Since 2005, higher ammonia concentrations have been measured in the air, despite registered emissions decreasing. New RIVMNational Institute for Public Health and the Environment research shows that three-quarters of this difference can be explained by changes in atmospheric and chemical processes.
Ammonia has a detrimental effect on the environment and public health which is why RIVM regularly measures the concentrations of ammonia in the air. RIVM also determines how much ammonia is emitted in the Netherlands each year by industry, agriculture, traffic, and other sources.
The chemical composition of the air has changed in response to policy measures. Less sulphur and nitrogen oxide is being emitted, which makes the air cleaner. But these gases can form particulate matter with ammonia and, if less particulate matter is formed, more ammonia remains in the air. This explains about 40 per cent of the increased concentration of ammonia in the air.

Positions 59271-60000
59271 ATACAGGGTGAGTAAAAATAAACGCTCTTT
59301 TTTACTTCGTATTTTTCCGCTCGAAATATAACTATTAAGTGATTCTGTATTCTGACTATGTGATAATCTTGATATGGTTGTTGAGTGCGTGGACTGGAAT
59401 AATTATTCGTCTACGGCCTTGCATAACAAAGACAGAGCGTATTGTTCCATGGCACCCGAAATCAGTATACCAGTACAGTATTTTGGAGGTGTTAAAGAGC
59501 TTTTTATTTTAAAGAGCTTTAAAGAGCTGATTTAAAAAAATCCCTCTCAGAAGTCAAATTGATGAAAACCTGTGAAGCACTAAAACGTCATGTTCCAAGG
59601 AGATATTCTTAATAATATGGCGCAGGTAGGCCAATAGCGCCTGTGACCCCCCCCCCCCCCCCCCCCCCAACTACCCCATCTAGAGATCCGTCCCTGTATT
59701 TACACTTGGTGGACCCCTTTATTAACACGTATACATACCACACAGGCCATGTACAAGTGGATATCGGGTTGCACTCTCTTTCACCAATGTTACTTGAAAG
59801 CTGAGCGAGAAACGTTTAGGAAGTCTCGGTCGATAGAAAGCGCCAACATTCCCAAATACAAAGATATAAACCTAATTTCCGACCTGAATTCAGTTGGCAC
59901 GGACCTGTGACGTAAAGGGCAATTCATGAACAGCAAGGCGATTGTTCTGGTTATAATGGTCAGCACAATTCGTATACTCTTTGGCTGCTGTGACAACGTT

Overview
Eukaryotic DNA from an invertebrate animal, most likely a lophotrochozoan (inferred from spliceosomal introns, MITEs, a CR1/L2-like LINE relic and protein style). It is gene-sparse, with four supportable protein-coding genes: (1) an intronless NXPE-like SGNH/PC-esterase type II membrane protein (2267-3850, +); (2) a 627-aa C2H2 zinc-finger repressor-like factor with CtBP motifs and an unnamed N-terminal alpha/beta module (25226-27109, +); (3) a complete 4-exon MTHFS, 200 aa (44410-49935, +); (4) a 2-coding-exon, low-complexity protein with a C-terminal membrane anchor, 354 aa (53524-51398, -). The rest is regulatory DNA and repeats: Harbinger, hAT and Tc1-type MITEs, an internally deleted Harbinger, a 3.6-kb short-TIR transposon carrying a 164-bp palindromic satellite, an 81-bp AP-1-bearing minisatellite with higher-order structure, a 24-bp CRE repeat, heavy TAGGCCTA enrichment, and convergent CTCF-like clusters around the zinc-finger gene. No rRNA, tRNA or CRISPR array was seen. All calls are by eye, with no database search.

Another consequence of the cleaner air is that it now contains fewer acidifying substances. This makes the soil and the vegetation less acidic, with the result that less ammonia can be deposited. This explains about 20 per cent of the difference; weather conditions, combined with a number of other factors, explain another 15 per cent. The remaining part of the difference can be explained by a lower rate of emission reduction between 2005 and 2016 than previously assumed.